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July 27, 2013Sign-up for HokieHaven.com Wireless Text Alerts sent right to your cell phone!
Summer Questions Series No. 4: Can Grimes Get It Done In Year One?
Coach Frank Beamer hired Jeff Grimes this offseason to produce a tough, hard-nosed, physically dominating offensive line. The process is ongoing, and Grimes has secured four commitments for the future. But the immediate judgment lies ahead. How well can Grimes get these guys to play in year one, and how exactly should he be judged?
As of this writing (July 25), the offensive line appears to be:
The heart and soul of this group is in the middle, where guys like Farris and Miller are expected to lead the way. Miller is an All-ACC caliber lineman who was lost for much of last season with a broken ankle. Farris has been talked about as a potential breakout star for two years now and provided he can stay healthy, brings the kind of grit and toughness the Hokies need. He battled a severe ankle sprain for much of last season as well. Benedict possesses the kind of brute strength and physicality, but needs to be more consistent. Up the gut is where this group is going to be strongest.
However, the success of this group depends on the play of the offensive tackles. McLaughlin enrolled in the spring after a semester at FUMA and quickly emerged as the best offensive tackle. That says something about the rest of the tackles, but it also speaks to this guy's potential. He is a true freshman according to NCAA rules, but his semester at FUMA last year essentially makes him a redshirt freshman.
Most of the time, freshman offensive tackles get to learn the ropes at the less important right tackle position. Not the case for McLaughlin, who must jump in right away at perhaps the second most important position on offense. He will be tasked with protecting quarterback Logan Thomas' blind side, which is of the utmost importance heading into 2013.
If McLaughlin succeeds, the Hokies should be, at the very least, fine up front. If he fails, strap in for a long season and get ready backup quarterback Mark Leal.
The other offensive tackle is Laurence Gibson, who nearly played as a true freshman, never really established himself under former assistant Curt Newsome, and switched positions multiple times in the last year or two. Since Grimes arrived at Virginia Tech, Gibson has emerged as the starter at right tackle and will be counted on in 2013. His role isn't as important as McLaughlin's, but the freshman falters, look for Gibson to be the first guy to get a look at moving to the opposite side of the line.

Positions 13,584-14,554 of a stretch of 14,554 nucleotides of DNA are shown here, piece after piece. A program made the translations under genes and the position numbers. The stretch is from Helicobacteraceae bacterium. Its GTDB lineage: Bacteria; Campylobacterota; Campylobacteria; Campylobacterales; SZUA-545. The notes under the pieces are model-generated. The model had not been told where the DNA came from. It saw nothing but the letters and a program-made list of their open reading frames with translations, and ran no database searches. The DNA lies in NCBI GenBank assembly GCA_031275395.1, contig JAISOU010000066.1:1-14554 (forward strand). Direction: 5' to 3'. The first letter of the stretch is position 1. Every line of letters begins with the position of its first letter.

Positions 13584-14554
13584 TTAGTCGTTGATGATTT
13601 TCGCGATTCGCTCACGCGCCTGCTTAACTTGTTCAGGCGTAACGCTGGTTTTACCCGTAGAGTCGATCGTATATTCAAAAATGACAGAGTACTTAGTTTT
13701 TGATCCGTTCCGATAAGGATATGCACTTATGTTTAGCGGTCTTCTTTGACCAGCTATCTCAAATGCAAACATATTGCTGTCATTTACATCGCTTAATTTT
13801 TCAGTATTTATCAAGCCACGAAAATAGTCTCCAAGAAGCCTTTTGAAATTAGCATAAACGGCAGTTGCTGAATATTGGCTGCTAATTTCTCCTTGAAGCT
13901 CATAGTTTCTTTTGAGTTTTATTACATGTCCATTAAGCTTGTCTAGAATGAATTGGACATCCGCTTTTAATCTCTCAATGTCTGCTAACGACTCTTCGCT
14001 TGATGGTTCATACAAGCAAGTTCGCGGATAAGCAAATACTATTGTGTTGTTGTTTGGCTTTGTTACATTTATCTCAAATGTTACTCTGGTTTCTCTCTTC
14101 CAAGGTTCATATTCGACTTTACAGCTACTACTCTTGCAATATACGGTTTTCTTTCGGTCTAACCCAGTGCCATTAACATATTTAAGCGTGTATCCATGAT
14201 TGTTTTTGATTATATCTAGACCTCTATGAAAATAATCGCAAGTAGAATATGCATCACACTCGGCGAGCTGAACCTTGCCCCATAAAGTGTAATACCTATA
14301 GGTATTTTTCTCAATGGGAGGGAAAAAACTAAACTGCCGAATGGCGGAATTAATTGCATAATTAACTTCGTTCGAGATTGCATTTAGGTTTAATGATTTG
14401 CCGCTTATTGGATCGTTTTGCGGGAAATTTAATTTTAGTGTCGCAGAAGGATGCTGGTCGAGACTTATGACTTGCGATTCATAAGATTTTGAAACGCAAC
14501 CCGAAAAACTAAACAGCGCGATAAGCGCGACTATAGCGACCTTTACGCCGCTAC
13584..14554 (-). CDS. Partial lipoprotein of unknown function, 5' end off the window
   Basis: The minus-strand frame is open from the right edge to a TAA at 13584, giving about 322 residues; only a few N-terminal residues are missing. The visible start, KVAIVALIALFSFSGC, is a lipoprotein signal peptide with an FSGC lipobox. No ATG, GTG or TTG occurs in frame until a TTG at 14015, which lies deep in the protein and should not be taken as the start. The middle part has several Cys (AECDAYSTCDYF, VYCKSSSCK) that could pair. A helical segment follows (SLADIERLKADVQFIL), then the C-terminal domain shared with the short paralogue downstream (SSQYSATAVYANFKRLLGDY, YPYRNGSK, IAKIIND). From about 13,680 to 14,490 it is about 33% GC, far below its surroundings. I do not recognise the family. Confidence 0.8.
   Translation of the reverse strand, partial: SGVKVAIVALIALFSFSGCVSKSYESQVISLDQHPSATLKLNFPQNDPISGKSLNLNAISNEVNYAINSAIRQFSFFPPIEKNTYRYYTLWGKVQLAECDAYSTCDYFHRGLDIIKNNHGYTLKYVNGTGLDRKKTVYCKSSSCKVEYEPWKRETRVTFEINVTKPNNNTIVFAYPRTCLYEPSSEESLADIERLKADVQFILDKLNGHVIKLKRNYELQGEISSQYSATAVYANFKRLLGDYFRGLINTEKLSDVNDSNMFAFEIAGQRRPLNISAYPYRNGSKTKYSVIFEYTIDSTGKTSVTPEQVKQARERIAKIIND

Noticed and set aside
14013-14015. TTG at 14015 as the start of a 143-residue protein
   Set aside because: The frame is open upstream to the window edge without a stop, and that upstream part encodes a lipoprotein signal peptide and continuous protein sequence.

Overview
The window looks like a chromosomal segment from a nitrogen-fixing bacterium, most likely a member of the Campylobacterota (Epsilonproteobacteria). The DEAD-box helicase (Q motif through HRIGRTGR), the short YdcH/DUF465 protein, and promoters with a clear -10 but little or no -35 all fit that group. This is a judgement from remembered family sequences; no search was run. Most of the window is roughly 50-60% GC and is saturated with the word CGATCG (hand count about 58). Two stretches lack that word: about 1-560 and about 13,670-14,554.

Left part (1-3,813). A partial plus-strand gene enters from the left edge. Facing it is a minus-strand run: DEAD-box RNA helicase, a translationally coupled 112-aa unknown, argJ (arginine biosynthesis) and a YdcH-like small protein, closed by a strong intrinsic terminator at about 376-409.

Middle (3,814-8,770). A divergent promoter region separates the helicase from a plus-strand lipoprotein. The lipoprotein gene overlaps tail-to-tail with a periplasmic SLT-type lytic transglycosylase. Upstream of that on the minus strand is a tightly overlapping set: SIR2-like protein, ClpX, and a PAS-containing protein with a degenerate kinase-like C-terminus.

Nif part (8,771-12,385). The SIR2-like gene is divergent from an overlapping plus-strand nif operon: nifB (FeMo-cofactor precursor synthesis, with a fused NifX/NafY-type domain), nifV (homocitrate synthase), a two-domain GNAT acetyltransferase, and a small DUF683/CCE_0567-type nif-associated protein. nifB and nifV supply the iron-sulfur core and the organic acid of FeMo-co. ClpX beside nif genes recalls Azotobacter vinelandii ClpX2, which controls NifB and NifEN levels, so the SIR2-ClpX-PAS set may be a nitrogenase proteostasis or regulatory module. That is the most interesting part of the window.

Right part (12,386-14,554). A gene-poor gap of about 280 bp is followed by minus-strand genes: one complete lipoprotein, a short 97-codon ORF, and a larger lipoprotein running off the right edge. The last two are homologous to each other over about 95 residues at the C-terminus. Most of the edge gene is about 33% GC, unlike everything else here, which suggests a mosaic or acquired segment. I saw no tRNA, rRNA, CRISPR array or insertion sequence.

He recruited none of the guys he is coaching right now, so Grimes must play with the hand he is dealt. As a coach, that's your job, not an excuse, so any honeymoon period where he gets a pass for them not being his guys needs to be thrown out right now. I imagine Grimes will tell you that as well. His job is to coach these guys to succeed and make this football team better. If he doesn't, he has failed at his job for this season.
Now, does that mean he gets fired? Absolutely not. The big picture here is that this will be a process, and when Grimes does get his guys, then the clock really starts ticking.
However, with five weeks to go before the Hokies line up against Alabama, there is no time to think two or three years down the road. No one wants to go 7-6 again, so the important thing is on the task for the next 12 months. That means Grimes needs to get these guys ready to go and play well.
Should the vultures start circling overhead if the offensive line struggles early or at any point this season? No. But should there be expectations that this offensive line perform at an adequate level? Absolutely.
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